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Namling is located in Tibet
Location within Tibet
Coordinates: 29°40′57″N 89°5′50″E / 29.68250°N 89.09722°E / 29.68250; 89.09722Coordinates: 29°40′57″N 89°5′50″E / 29.68250°N 89.09722°E / 29.68250; 89.09722
Country China
Region Tibet
Prefecture Shigatse
County Namling
 • Major Nationalities Tibetan
 • Regional dialect Tibetan language
Time zone China Standard (UTC+8)

Namling or Namlingxoi (Chinese: 南木林) is a town and seat of Namling County in the Tibet Autonomous Region of China, about 72 kilometres (45 mi) by road northeast of Shigatse (the second largest town in Tibet), north of Dobjoi.


It lies at an altitude of 4683 metres (15,367 feet), at a bend in the Tsangpo River.[1] The township of Namling covers an area of 391 square kilometres (151 sq mi) and has a population of about 7000 people.[2] Several strong forts are seen along the hills ranges of the river valley and one such fort is the Namling Dzong.[1] Vegetation in the area is sparse today, almost devoid of any vegetation looks like a desert country. However, ashes and fossils (assessed to be of 15 million years age) unearthed here reveal that leaves, willows, alders, maples, rhododendrons and conifers existed here.[3] The village is situated on a cone-shaped hill.[4]


Namling has developed in recent times into a regional educational centre, overlooked by the Bureau of Education.[5] In 1993, the Namling County Schools Project received funding from the USA-based Boulder-Lhasa Sister City Project. The schools of this project achieved the best results in 1994, in Tibet.[6]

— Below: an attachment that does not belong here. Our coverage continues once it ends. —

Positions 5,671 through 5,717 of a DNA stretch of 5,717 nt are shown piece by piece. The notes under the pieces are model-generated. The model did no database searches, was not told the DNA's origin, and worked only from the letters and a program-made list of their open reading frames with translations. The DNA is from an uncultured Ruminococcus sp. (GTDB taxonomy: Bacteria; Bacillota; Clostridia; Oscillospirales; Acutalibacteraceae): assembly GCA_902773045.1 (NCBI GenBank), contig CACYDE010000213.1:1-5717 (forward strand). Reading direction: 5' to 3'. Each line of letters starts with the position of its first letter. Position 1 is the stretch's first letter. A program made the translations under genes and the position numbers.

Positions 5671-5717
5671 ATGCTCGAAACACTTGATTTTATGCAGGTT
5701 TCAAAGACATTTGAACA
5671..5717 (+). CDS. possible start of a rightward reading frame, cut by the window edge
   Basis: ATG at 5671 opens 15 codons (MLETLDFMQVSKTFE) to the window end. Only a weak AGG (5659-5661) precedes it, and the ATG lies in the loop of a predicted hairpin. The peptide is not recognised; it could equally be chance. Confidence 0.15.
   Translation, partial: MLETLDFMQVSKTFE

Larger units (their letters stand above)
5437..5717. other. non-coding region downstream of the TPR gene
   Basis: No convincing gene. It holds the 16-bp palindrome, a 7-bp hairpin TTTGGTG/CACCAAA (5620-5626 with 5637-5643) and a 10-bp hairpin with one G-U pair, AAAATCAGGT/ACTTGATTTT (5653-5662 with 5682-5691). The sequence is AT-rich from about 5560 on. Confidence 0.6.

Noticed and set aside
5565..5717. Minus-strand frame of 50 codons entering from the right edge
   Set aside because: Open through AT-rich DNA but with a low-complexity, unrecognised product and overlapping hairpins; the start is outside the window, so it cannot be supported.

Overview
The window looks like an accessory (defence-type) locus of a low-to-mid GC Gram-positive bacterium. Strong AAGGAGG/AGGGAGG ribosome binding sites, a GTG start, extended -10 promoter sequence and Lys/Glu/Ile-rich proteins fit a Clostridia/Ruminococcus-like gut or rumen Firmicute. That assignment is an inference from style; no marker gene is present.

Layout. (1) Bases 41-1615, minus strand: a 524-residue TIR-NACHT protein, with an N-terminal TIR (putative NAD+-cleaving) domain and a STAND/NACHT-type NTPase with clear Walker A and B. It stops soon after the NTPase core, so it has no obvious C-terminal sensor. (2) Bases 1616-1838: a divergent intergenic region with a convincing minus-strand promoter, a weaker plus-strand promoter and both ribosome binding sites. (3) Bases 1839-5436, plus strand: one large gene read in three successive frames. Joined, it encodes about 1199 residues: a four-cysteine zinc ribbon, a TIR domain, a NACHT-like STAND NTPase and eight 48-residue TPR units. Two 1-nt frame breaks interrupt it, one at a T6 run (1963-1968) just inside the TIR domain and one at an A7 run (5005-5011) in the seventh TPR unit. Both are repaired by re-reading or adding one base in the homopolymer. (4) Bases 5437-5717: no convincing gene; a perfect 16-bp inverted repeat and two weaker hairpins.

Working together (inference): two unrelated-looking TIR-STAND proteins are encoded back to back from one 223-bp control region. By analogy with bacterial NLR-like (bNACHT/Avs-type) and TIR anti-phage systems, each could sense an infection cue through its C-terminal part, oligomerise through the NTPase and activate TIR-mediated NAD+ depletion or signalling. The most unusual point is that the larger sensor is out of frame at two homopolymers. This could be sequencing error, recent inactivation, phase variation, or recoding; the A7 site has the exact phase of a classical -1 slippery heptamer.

Notable landmarks[edit]

Namling Dzong is a prominent fortress in the area, which has been likened to European castles along the Rhine.[1] In the early 17th century, the 5th Dalai Lama founded the Ganden Chökhor monastery in Namling, reached via a chain bridge; it was the first of thirteen monasteries of his era.[7] There were 300 monks at the monastery in 1908.[4] It was the seat of the Teshu Lamas.[8]


The township contains the following villages:[2]

  • Ren′ou Village (仁欧村)
  • Xuedui Village (雪堆村)
  • Gangba Village (岗巴村)
  • Qiawa Village (恰娃村)
  • Gangga Village (岗嘎村)
  • Xuemai Village (雪麦村)
  • Gabu Village (嘎布村)
  • Kong′a Village (孔阿村)
  • Miru Village (米如村)
  • Baimadang Village (白玛当村)
  • Jilong Village (吉龙村)
  • Dalong Village (达龙村)


  1. ^ a b c Lesdain, Count De (1 January 1996). From Pekin to Sikkim: Through the Ordos, the Gobi Desert and Tibet. Asian Educational Services. p. 294. ISBN 978-81-206-1046-0. Retrieved 26 January 2013. 
  2. ^ a b "Namling". Retrieved 26 January 2013. 
  3. ^ Searle, Mike (March 2013). Colliding Continents: A geological exploration of the Himalaya, Karakoram, and Tibet. Oxford University Press. p. 297. ISBN 978-0-19-965300-3. Retrieved 26 January 2013. 
  4. ^ a b Scottish Geographical Magazine (Public domain ed.). Royal Scottish Geographical Society. 1908. pp. 150–. Retrieved 26 January 2013. 
  5. ^ 周爱明 (2004). 西藏教育/英文版/中国西藏基本情况丛书/Tibetan education: 英文版. 五洲传播出版社. p. 104. ISBN 978-7-5085-0570-1. Retrieved 26 January 2013. 
  6. ^ Bass, Catriona (1998). Education in Tibet: Policy and Practice Since 1950. Zed Books. p. 129. ISBN 978-1-85649-674-2. Retrieved 26 January 2013. 
  7. ^ Hale, Thomas (January 2000). A Light Shines in Central Asia: A Journey Into the Tibetan Buddhist World. William Carey Library. pp. 51–. ISBN 978-0-87808-350-3. Retrieved 26 January 2013. 
  8. ^ Holdich, Thomas Hungerford (1 December 1996). Tibet the Mysterious. Asian Educational Services. p. 97. ISBN 978-81-206-1146-7. Retrieved 26 January 2013.